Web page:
washingtonpost.com
Honoring and Dishonoring the NFL's Best

By Leonard Shapiro
Washington Post Staff Writer
Thursday, December 29, 2005 4:55 PM

If it's almost time for football's second season, it's also about time for our annual regular season honors and dishonors.

Player of the Year, offense: So many to choose from, but Colts quarterback Peyton Manning remains the choice. He is the only quarterback in the league who essentially calls his own plays, then almost always makes them work. Seattle running back Shaun Alexander and New York Giants running back Tiki Barber also deserve serious consideration.

Player of the Year, defense: The Steelers long-haired strong safety Troy Polamalu who terrorized quarterbacks and receivers all season. A close second is the Colts undersized safety Bob Sanders, a tackling terror who helped solidify one of the better defenses in the league.

Player of the Year, special teams: A little provincial choice here, but the Redskins Mike Sellers has been a stud on these units all season.

Rookie of Year, offense: I'll stick with my midseason choice, Tampa Bay running back Carnell "Cadillac" Williams.

Rookie of the Year, defense: Former Maryland and current San Diego Chargers standout linebacker Shawne Merriman single-handedly helped end the Colts winning streak two weeks ago and had a brilliant season. He wins by a whisker over Seahawks rookie linebacker Lofa Tatupu.

Coach of the Year: Again, plenty of worthy candidates, but I'll still take the Colts' Tony Dungy, whose team won 13 straight mostly because of a Dungy-coached defense that was vastly improved from a year ago. Marvin Lewis did a wonderful job with the Bengals, as did Lovie Smith with the Chicago Bears. And by the way, a guy named Joe Gibbs -- you remember him, three Super Bowl titles and a Hall of Fame bust -- deserves some votes for the Redskins late season surge.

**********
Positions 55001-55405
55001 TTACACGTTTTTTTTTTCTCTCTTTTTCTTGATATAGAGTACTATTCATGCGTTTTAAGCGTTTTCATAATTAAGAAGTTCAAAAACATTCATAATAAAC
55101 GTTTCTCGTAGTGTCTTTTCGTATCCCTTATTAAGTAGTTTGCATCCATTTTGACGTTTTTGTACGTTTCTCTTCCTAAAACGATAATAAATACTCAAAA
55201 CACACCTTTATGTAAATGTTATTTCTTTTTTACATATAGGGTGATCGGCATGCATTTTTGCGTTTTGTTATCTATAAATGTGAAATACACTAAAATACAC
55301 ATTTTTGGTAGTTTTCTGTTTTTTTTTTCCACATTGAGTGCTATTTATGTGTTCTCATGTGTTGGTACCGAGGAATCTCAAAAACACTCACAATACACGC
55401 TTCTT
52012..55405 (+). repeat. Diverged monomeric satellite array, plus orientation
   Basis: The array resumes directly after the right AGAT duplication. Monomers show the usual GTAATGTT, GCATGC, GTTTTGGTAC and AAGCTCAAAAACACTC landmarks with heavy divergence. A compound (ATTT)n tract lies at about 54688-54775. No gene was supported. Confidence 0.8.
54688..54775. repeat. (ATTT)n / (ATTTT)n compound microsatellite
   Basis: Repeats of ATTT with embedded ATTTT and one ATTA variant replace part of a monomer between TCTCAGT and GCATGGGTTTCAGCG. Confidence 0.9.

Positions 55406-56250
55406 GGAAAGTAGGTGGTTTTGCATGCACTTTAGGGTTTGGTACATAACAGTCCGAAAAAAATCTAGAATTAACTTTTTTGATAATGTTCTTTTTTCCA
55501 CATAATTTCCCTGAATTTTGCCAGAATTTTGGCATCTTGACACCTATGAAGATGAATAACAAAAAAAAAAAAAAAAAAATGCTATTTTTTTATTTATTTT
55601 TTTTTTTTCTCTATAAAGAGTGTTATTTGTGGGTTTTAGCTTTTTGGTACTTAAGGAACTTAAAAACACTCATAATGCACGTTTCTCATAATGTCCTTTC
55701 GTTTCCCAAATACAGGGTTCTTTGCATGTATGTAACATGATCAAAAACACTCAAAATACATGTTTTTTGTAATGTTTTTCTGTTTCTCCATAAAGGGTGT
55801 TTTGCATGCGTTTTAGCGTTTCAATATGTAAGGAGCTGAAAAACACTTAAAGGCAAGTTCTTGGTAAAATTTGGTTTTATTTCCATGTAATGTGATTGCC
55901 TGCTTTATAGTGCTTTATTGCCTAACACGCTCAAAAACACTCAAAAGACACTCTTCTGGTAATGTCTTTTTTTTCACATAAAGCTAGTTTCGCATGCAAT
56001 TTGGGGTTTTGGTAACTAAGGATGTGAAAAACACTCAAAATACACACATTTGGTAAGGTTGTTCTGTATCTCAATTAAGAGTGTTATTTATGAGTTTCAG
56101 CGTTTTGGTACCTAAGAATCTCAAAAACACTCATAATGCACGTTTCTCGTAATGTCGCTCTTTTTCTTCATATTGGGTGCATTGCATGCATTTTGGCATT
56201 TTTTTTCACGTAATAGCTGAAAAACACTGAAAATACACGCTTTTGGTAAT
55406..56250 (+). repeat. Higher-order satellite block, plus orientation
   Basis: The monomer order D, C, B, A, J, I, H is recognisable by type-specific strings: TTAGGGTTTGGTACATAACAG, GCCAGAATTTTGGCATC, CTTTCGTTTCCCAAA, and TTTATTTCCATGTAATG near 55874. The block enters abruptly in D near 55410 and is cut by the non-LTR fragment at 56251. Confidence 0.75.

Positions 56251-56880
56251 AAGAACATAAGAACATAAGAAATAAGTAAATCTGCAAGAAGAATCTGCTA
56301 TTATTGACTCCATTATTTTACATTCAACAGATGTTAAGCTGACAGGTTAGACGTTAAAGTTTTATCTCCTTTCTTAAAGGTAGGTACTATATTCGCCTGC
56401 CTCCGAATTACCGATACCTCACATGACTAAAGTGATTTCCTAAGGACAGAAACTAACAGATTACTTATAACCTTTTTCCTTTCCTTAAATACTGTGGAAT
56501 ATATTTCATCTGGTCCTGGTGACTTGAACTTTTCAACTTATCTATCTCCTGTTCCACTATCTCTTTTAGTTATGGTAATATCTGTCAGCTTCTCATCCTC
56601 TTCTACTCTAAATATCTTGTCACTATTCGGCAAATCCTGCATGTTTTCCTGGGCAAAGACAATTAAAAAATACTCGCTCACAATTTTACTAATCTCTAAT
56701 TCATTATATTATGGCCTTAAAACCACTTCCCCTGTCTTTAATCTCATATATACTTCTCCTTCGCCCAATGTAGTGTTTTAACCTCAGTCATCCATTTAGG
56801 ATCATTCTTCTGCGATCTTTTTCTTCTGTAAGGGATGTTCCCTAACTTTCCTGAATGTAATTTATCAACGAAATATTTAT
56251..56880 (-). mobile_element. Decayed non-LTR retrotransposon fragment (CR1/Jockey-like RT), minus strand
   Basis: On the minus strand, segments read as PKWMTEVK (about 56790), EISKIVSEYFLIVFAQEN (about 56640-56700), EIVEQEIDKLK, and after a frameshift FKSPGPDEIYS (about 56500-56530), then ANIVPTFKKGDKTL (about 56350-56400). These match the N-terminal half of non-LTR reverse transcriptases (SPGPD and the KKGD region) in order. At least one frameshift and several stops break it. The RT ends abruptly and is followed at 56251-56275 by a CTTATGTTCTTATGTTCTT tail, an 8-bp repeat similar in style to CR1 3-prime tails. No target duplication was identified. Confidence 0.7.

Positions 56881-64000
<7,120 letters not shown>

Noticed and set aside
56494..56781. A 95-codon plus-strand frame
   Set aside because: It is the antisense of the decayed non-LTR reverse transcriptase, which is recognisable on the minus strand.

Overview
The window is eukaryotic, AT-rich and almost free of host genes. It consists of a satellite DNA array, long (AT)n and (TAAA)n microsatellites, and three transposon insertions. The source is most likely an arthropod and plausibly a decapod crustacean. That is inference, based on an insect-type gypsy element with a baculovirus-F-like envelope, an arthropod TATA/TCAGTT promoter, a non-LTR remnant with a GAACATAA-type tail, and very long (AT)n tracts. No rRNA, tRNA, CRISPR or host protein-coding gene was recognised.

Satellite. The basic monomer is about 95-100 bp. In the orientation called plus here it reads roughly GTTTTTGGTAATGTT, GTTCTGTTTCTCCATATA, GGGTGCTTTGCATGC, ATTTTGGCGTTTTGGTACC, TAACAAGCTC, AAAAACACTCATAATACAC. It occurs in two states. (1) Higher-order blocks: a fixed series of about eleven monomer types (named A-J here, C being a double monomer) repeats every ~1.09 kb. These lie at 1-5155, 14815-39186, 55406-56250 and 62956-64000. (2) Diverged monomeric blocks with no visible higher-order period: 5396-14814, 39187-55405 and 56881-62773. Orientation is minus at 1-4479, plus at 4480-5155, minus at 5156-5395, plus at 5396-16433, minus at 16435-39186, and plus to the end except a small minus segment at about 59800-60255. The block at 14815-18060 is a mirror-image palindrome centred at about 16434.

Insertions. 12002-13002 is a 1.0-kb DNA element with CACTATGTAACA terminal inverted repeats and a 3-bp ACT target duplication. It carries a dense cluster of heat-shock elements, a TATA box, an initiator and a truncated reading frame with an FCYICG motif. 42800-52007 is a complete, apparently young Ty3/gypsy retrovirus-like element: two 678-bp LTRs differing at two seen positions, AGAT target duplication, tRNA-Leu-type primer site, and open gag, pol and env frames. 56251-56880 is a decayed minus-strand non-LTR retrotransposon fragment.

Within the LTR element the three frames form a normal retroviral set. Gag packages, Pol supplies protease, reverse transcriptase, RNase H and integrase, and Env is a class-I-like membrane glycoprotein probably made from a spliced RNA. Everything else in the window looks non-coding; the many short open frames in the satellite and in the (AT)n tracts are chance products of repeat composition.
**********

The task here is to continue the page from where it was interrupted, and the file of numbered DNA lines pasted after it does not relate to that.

Redskins MVP: Wide receiver Santana Moss is worth every nickel Daniel Snyder paid for a guy who doesn't look all that imposing but plays like Superman once the game begins.

Comeback Player of the Year: Another Redskin, but how can anyone argue with quarterback Mark Brunell, who proved that dismal 2004 season was simply an injury-induced aberration. Patriots linebacker Tedy Bruschi also was a strong candidate, but missed too many early games to qualify.

Executive of the Year: Colts' team president Bill Polian, who helped Dungy reconstruct the defense with some astute personnel moves.

Assistant Coach of the Year: Redskins defensive coordinator Gregg Williams.

Dope of the Year: Philadelphia receiver Terrell Owens single-handedly helped destroy a team many -- including moi -- believed was a lock to get back to the Super Bowl. Runner-up is his loudmouthed agent, Drew Rosenhaus, whose moronic strategy to force the Eagles to get his man a new contract properly blew up in both their faces.

Flop of the Year: A year after making it to the NFC championship game, the Atlanta Falcons were eliminated from the postseason in the second to last week of the regular season. Then again, the team that beat them in that NFC title contest, the Eagles, were out of it by midseason. There is plenty of blame for both to share for this dishonor.

Geezer of the Year: Giants punter Jeff Feagles, who has now played in more games than any player in league history.

Travelers of the Year: The New Orleans Saints essentially played 16 road games after Hurricane Katrina, shuffling between home games in San Antonio, Baton Rouge and the New Jersey Meadowlands.

Cad of the Year: Even as people were literally dying in his home stadium and the surrounding streets, New Orleans Saints owner Tom Benson was plotting ways to permanently move his team out of town.

Slogan of the Year: The Millen Man March held in Detroit to protest the bungling five-year reign of error since team president Matt Millen took control of the worst franchise in the league.

Best Studio TV Show: HBO's Inside the NFL--great highlights, better banter, especially with Cris Collinsworth, and superb insider talk from Peter King.

Best Broadcaster: Al Michaels remains at the very top of his game, and his presence in the Monday night booth fortunately will continue, even if it's on ESPN starting next fall.

Worst broadcaster: Chris Berman's act wears thinner every season.

Best web site: Theredzone.org provides links to newspaper stories in every NFL city and has a readily accessible archive service, as well.

Worst web site: Extremeskins.com, now owned and operated by the Washington Redskins and a place where no-accountability venom remains the lifeblood of a despicable operation.

View all comments that have been posted about this article.

© 2005 Washingtonpost.Newsweek Interactive